I had to get sports bras! The worst torture ever is strapping your tah – tah’s to your chest in what feels like a strait jacket! Absolute madness.

The next time I went to La Senza I bought every T-shirt bra in white, black and nude. No lace, no ribbons, no fancy ties. Just plain, comfortable and utilitarian.  I bought underwired everything because the girls were looking a bit tired and needed “scaffolding”.

The thing about underwire that no one tells you though, is that they hurt like hell! When that underwire pops through the fabric and pokes into your soft side boob?



One day I had had enough.

I threw every underwired bra I had into the garbage. I headed to the shops once more and bought three bras without any underwire but with lovely baby soft lace finishes.

Thing is, they don’t do much but let your boobs hang out in nice cotton and lace fabric.

No support, no upliftment and no cleavage boosting bragging rights. The bras literally made sure you couldn’t see my nipples. That is all.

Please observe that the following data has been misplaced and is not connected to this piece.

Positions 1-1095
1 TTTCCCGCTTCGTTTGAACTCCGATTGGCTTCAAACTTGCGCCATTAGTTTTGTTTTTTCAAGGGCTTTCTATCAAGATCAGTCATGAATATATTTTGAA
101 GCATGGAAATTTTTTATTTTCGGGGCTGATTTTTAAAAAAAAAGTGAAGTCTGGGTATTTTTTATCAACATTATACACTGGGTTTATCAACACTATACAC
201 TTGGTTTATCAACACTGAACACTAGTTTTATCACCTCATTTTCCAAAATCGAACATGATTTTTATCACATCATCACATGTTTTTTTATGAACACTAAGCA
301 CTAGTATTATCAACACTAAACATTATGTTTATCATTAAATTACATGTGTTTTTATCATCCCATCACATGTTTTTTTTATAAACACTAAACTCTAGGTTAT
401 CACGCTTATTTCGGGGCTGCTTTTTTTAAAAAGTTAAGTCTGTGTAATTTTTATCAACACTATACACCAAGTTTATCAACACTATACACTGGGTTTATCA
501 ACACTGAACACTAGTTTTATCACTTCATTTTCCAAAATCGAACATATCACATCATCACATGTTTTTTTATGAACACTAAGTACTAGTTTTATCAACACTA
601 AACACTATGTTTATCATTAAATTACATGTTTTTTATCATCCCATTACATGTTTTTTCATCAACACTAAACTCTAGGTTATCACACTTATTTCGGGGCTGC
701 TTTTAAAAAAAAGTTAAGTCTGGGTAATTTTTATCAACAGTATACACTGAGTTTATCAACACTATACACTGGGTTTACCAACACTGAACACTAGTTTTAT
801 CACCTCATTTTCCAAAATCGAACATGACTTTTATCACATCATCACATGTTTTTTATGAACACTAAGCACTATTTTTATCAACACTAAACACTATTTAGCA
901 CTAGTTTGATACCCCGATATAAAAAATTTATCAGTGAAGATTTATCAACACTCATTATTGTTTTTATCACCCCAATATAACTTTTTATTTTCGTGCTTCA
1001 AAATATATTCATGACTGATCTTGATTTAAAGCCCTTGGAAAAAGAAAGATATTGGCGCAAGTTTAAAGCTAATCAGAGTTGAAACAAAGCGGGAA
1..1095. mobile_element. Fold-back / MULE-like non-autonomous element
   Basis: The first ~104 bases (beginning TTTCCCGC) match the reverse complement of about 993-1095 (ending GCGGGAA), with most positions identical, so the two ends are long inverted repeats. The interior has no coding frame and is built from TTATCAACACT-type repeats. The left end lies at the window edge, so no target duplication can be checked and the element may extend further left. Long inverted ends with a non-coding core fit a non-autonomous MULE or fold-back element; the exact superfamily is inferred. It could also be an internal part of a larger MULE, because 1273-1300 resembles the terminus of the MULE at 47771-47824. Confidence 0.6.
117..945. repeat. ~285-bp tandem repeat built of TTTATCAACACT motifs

Last month I decided to leave the bra off and see how it felt. 


It was partly a feminist statement ( I wish I could walk bare chested just like men do at the beach), but it was also a health concern.

About four months ago I developed a bump just under my right armpit, roughly the same area where the underwire from my bra kept poking, no matter how well fitted my Marks and Sparks bras were.

I went to the doctor and she said it wasn’t anything to worry about,  just a reaction to the underwire bra. I freaked out, nonetheless. I’d lost an aunt to breast cancer and am therefore fastidious about breast care.

The best line of defense was to gain as much knowledge as I could about the effects of bras on breasts and breast tissue.

I didn’t like what I found. It was disturbing that bras could be causing more harm than good.

I didn’t really care that the science was inconclusive.

Going bra-less for a month was liberating. I get that I am one of the lucky few and that women with bigger cup sizes need the support in terms of back pain and so on. I’m not saying they should do what I did.